What are some of your favorite character designs and least favorite, which you have seen?

I love everything and anything that comes out of "Studio 4 c", Koji Morimoto and Tatsuyuki Tanaka are my idols. They do really weird, interesting work that most of the time doesn't make sense. I love that....heh

I don't think I have any least favorites I tend to find the things that "worked" instead of focusing on the negative aspects, I think every character can work given they are put in a decent story and written right they don't necessarily have to be visually super appealing. Most animated movies or shows I don't care for its the fault that the story didn't move me, look at some of the early designs for rugrats and the Beavis and Butthead cartoons, not very esthetically pleasing but popular in their own way. I think that’s why a lot of the recent animated movies have been getting some heat, I don't necessarily blame the artists. I would like to see everyone take a risk and make something really ambitious and unique; I think the masses would like that.

What is your most favorite subject to draw? And why?

Different cultures for sure, there are so many awesome stories being told around the world that aren't being heard. I just like to reflect the world we live in, we need more color and variety and not just the Politically correct (we need each of every race thing) or stereotypes. Make it interesting! Introduce us to your culture, your traditions, your music, your language. But it mostly fluctuates between, satisfying my inner child, pleasing my adult mind, and attending to my weird sense of humor.

What inspired you to become an Artist?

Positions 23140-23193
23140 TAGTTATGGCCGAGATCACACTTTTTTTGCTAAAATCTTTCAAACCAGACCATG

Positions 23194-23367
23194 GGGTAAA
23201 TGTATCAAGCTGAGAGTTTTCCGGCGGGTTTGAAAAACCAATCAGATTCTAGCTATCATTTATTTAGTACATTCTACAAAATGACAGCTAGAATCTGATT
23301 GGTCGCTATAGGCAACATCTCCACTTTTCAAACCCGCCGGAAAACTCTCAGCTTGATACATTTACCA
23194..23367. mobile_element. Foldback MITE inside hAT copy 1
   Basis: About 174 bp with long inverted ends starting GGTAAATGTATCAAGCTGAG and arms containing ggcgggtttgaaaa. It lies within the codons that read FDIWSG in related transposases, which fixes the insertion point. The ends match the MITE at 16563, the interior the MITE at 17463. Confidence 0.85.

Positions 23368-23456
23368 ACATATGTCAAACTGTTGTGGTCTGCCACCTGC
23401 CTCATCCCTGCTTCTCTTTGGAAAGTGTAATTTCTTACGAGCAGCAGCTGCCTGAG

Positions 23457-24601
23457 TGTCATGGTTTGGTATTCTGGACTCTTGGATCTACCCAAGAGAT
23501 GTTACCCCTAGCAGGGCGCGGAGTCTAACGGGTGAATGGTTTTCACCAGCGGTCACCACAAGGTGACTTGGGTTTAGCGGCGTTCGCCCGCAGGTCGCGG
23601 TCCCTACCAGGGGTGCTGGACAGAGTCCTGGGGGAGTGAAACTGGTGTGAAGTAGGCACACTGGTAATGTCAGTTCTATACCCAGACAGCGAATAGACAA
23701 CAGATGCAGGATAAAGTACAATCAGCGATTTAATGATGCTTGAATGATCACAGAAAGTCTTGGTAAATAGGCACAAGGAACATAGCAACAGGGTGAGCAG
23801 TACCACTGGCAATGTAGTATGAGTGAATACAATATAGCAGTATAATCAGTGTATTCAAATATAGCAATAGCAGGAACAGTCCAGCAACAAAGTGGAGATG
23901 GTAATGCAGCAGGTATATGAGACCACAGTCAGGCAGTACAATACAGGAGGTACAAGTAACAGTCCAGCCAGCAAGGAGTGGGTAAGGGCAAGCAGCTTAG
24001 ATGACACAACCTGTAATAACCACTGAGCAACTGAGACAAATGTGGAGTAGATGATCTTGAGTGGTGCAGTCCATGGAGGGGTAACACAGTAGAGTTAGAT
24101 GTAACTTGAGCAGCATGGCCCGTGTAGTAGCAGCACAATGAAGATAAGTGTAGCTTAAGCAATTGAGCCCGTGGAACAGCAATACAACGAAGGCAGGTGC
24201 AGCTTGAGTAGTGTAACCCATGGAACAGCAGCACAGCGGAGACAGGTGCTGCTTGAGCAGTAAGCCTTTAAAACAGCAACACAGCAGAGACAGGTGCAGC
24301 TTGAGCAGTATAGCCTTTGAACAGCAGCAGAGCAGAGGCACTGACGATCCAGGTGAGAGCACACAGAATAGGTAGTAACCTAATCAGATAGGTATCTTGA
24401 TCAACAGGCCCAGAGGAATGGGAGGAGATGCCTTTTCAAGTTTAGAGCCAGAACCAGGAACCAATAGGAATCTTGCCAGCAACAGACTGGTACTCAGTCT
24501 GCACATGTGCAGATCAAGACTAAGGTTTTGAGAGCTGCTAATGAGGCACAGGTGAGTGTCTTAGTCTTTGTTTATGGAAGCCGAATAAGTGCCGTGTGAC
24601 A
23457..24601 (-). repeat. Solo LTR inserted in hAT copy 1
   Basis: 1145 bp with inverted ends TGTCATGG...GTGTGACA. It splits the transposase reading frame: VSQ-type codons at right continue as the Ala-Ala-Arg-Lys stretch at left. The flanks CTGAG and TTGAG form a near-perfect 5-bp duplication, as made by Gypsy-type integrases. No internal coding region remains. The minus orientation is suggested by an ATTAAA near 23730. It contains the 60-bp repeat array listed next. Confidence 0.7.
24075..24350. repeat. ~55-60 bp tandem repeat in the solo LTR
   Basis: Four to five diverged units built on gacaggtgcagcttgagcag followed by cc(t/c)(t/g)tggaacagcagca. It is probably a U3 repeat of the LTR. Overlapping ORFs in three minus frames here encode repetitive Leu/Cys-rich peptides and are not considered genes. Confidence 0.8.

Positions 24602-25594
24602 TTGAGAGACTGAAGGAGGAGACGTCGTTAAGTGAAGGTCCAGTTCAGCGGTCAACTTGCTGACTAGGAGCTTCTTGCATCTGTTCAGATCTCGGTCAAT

A teacher at the school (college for creative studies) I went to named David Chai, coolest guy I know thus far and the best animators I know. He taught me everything I know, I still go off some of his principles. He doesn't know the monster he created the two years he taught me! He's one of those guys that stressed finding your individual voice in your art, which is something I live and breathe now.

What are some of the neat things you have learned from other artists that you have worked with or seen?

"You don't get something for nothing You can't have freedom for free You won't get wise With the sleep still in your eyes No matter what your dreams might be"

What wisdom could you give us, about being a character designer? Do you have any tips you could give?

I could stress some more technical aspects, but I'm sure others have and will point out and I wouldn't want to sound like a broken record. So have fun, rock out, do lots of good art, don't worry about the little things, draw a lot, and love life. Find a good mentor or teacher to give you a good push in the right direction, then keep at it like your life depends on it. Because for certain individuals it does, you don't work, you don't eat, you don't grind at it, you don't ever shine. Not to be serious, I just think your success depends majority on how much you want it and your willingness to get in there and get your hands dirty.

Educate yourself on everything going around you, one day that knowledge will come in handy. There aren't to many short cuts, its all about hard work and dedication to your craft.

That’s more of wisdom on being an artist in general...haha

If people would like to contact you, how would you like to be contacted?


Finally, do you have any of your art work for sale (sketchbook, prints, or anything) for people that like your work can know where and when to buy it?

Nothing for sale, but I'm always available for any commissions and freelance work at the moment.